Baseball commissioner Bud Selig announced today that, effective immediately, minor league players will be subject to random blood testing for the detection of human growth hormone. The sport's minor league drug prevention and treatment program will manage the testing and assess penalties, as they already do for performance-enhancing substances and so-called drugs of abuse.
According to a Major League Baseball press release, the various minor leagues become the first professional sports leagues in the United States to conduct blood testing.
The National Center for Drug Free Sport, the organization that currently performs all urine sample collections under the minor league drug program, will perform all blood sample collections. All blood samples will be collected post-game from the non-dominant arms of randomly selected players (among those not on 40-man rosters). Blood samples will be shipped to the Sports Medicine Research and Testing Laboratory in Salt Lake City for analysis.
“The implementation of blood testing in the minor leagues represents a significant step in the detection of the illegal use of human growth hormone," Selig said in a statement. “The minor league program employs state of the art testing procedures and the addition of HGH testing provides an example for all of our drug policies in the future.”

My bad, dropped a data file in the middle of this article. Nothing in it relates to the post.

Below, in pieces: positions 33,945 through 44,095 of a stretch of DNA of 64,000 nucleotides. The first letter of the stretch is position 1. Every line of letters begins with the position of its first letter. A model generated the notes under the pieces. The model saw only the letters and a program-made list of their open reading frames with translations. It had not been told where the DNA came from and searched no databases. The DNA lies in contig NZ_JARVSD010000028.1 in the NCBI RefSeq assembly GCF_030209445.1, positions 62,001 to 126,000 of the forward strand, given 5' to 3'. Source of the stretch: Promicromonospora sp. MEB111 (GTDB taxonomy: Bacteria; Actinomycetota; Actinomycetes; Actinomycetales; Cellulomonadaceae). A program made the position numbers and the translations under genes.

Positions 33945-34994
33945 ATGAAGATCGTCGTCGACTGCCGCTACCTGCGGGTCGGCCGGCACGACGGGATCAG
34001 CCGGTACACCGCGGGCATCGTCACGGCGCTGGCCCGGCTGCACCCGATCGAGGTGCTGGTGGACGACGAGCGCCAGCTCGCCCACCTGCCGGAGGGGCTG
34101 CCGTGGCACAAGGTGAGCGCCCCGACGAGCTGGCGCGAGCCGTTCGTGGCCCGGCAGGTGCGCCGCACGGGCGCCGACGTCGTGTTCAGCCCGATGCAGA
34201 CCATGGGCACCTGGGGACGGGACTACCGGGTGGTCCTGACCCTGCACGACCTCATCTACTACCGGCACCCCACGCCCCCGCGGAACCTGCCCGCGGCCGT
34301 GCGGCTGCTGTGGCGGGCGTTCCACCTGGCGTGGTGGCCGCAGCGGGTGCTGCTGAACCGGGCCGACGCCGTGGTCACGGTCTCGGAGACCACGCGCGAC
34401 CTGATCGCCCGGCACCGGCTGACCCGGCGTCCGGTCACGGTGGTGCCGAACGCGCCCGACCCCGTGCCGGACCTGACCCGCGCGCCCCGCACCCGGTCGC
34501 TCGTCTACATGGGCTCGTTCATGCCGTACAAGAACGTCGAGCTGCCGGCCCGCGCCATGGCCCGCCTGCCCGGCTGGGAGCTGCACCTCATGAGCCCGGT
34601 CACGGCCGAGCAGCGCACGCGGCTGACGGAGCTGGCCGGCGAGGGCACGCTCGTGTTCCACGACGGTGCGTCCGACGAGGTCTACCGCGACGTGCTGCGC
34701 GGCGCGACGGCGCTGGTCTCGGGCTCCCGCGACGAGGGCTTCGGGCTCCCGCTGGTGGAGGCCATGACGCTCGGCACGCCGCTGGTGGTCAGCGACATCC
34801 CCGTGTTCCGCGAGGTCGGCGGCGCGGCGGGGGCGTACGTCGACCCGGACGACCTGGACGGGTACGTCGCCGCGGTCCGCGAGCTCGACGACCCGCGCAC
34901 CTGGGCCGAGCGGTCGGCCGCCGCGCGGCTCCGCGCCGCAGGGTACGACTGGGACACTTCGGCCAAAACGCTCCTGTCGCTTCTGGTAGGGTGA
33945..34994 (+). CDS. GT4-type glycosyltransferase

The minor league drug program, which commenced in June 2001 and included testing for steroids, was unilaterally implemented by Selig. Since minor league players are not members of the union, blood testing for HGH is not a subject for collective bargaining. The minor league program has continued to the present, with refinements in the list of prohibited substances, the number of random tests, testing procedures, and the penalties applicable for failed tests.
In 2008, Braves outfielder Jordan Schafer became the first minor leaguer suspended for HGH, but that penalty was not a result of testing. MLB determined that Shafer had used HGH through its department of investigations.
“This represents a major development in the detection of a substance that has previously been undetectable and been subject to abuse,” said Dr. Gary Green, medical director for MLB.
“The combination of widespread availability and the lack of detection have led to reports of use of this drug among athletes. This is the first generation of HGH testing and Major League Baseball will continue to fund the Partnership for Clean Competition for ongoing research to refine testing procedures in this area.”
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